ICT against corruption is an issue I've written on earlier, and it came as a surprise today that no less than Lawrence Lessig has set his mind on using ICT to combat corruption. "How will the Internet change the corruption of politics?" is one of the many questions Lessig answers and describes how the Internet … Continue reading Lawrence Lessig on ending corruption using ICT
"Images of saffron-robed monks leading throngs of people along the streets of Rangoon have been seeping out of a country famed for its totalitarian regime and repressive control of information.The pictures are sometimes grainy and the video footage shaky - captured at great personal risk on mobile phones - but each represents a powerful statement … Continue reading Using the web and Internet for democracy – Burma and others
In exploring the possibilities of constructing a mapping process for peace in Sri Lanka, this monograph engages with the theoretical aspects of process mapping and then explores possible ways in which such mapping exercises can be conducted. The author’s research into the creation of Computer Supported Collaborative Work (CSCW) systems to support negotiations and peacebuilding … Continue reading Towards a new cartography: Mapping a peace process using Information and Communications Technology (ICT)
"As humans we have the capacity to remember – and to forget. For millennia remembering was hard, and forgetting easy. By default, we would forget. Digital technology has inverted this. Today, with affordable storage, effortless retrieval and global access remembering has become the default, for us individually and for society as a whole. We store … Continue reading Teaching the Internet and Web to forget (and forgive)?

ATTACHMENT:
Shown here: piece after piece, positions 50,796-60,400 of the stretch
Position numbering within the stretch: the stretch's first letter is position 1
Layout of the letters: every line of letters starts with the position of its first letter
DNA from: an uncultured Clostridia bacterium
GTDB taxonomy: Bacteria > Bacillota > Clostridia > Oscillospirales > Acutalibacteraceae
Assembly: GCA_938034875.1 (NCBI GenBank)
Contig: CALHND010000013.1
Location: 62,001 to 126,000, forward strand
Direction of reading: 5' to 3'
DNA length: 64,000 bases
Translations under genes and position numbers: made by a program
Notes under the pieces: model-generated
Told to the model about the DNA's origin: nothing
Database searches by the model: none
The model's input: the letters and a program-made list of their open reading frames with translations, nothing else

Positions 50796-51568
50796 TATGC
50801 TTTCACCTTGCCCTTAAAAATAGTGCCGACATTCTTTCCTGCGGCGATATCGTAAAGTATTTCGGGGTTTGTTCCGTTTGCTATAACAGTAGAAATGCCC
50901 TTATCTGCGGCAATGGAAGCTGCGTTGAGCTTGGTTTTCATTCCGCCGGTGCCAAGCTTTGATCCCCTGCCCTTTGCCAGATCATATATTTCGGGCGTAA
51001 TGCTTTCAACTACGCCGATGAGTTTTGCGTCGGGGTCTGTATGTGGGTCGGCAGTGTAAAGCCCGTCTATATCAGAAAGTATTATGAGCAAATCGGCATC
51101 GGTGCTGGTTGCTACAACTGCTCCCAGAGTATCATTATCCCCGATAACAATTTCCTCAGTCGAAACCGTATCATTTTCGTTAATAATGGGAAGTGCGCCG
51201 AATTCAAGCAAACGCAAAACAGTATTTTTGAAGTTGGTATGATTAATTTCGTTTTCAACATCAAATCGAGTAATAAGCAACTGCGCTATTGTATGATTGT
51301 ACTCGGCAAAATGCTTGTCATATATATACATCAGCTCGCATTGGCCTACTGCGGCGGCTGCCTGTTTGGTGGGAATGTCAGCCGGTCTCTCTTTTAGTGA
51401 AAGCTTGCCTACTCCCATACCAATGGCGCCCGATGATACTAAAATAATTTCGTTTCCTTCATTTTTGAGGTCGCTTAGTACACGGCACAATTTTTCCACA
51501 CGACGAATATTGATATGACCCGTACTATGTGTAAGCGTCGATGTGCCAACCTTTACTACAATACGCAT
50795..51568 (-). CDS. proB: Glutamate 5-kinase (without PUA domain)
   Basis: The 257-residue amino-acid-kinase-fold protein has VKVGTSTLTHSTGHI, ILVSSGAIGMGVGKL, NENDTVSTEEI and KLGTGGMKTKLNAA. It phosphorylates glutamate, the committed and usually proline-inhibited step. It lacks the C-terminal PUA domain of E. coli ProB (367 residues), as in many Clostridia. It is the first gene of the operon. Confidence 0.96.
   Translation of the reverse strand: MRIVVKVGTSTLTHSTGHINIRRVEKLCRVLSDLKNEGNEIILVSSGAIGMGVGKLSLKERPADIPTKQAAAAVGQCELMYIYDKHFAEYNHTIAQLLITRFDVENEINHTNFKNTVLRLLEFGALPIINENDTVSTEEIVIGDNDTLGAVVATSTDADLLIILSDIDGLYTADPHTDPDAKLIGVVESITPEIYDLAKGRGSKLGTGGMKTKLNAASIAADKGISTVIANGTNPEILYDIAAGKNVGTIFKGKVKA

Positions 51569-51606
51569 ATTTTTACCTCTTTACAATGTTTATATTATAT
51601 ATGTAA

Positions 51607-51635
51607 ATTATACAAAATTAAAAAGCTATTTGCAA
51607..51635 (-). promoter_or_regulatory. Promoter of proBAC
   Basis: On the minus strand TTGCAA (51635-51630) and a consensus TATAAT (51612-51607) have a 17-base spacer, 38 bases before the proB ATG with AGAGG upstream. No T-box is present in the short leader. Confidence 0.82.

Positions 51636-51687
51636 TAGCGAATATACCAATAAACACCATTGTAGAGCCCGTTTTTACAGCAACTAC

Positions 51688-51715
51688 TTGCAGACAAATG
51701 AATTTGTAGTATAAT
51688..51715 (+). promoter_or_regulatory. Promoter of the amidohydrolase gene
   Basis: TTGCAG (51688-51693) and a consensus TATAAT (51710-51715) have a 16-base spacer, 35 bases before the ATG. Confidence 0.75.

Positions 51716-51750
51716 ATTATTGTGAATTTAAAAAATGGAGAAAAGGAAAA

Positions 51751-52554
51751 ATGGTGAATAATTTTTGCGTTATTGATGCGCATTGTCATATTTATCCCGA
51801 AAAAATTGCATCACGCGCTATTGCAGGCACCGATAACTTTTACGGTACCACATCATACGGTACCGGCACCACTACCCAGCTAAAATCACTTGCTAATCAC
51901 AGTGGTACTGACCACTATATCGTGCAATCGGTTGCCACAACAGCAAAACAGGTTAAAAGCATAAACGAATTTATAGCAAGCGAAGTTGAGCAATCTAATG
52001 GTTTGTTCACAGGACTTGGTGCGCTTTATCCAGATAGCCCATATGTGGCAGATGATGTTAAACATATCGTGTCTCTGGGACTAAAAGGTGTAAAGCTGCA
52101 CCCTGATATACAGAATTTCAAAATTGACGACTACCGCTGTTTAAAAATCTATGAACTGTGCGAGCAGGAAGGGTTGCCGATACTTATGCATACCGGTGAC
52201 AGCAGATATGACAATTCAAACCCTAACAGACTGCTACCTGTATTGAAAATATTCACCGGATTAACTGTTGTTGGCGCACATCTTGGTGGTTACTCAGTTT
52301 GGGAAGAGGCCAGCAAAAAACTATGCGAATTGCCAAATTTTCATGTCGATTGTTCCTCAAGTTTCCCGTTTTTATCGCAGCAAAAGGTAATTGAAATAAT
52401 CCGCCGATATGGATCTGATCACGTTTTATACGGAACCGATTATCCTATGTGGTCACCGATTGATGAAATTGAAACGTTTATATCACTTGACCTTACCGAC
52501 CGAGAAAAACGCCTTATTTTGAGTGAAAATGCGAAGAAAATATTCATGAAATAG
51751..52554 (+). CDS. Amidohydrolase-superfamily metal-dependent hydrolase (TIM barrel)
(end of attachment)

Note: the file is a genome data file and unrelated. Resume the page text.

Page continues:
The New York Times today has a story written by a mother trying to keep tabs on her family's activities. Her travails with online calendering, group (in this case, her family) scheduling and information sharing are deeply resonant to anyone who has experienced the very same challenges in humanitarian aid and peacebuilding contexts. Michelle finds … Continue reading Technology, Context and Culture – The gap between intention and reality
The ICT4Peace Foundation announced the launch of ICT4Peace: An International Process for Crisis Management today. ICT4Peace aims to enhance the performance of the international community in crisis management through the application of information Communications Technology (ICT) - technologies that can facilitate effective and sustained communication between peoples, communities and stakeholders involved in crisis management, humanitarian … Continue reading Launch of ICT4Peace: An International Process for Crisis Management
A story on TechCrunch points to the discovery that the One Laptop Per Child initiative's technology was used for a purpose no greater than surfing for pornography on the web! What surprised me more was the response to this incident, where a representative of the One Laptop Per Child group was reported saying that the … Continue reading Porn on the “$100” PC
CNN has an interesting video of a real time translation device designed for combat operations where troops (aka liberators) don't understand the language of the native communities (aka the oppressed). While the language of violence is often deemed the only one terrorists understand, these devices spring from the need to be more "culturally sensitive" in … Continue reading Breaking the language barrier?
I was invited to attend a panel discussion on “ICT as a Tool for Peace, Conflict Prevention and Crisis Management” on 17 July 2007 at the Palais des Nations in Geneva, Switzerland. Participants of the panel were asked to respond to questions that pushed them to address the realities of using ICT in conflict prevention, … Continue reading ICT as a tool for Peacebuilding, Conflict Prevention and Crisis Management: Some pertinent questions
The attacks against Estonia by the Russians would have constituted an act of aggression in military terms and even resulted in all out war were it conducted by conventional weapons. Estonia didn't hear a single bomb. And yet, it suffered the brunt of Russian wrath as system after system, and website after website was downed … Continue reading Terrorists also use Google: So what?